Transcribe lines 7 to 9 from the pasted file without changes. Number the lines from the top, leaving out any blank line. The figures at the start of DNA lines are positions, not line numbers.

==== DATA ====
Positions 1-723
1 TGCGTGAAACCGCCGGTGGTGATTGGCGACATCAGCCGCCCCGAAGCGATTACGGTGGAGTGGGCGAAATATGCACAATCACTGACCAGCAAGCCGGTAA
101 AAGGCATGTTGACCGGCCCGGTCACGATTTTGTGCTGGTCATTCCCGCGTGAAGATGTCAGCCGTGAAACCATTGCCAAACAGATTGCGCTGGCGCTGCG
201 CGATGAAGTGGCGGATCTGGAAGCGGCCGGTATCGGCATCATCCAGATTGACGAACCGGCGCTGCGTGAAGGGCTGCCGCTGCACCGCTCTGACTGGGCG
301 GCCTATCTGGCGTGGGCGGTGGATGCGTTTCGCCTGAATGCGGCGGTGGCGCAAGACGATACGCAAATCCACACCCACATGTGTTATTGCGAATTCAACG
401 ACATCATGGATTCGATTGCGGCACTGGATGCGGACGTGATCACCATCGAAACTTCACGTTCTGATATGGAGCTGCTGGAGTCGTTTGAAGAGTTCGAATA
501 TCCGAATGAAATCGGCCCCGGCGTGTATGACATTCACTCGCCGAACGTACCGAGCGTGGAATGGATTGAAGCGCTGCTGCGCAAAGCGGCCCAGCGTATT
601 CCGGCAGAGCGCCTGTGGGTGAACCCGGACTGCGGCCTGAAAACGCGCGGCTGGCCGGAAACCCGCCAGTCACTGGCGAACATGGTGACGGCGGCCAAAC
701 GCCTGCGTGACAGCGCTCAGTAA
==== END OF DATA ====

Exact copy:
501 TCCGAATGAAATCGGCCCCGGCGTGTATGACATTCACTCGCCGAACGTACCGAGCGTGGAATGGATTGAAGCGCTGCTGCGCAAAGCGGCCCAGCGTATT
601 CCGGCAGAGCGCCTGTGGGTGAACCCGGACTGCGGCCTGAAAACGCGCGGCTGGCCGGAAACCCGCCAGTCACTGGCGAACATGGTGACGGCGGCCAAAC
701 GCCTGCGTGACAGCGCTCAGTAA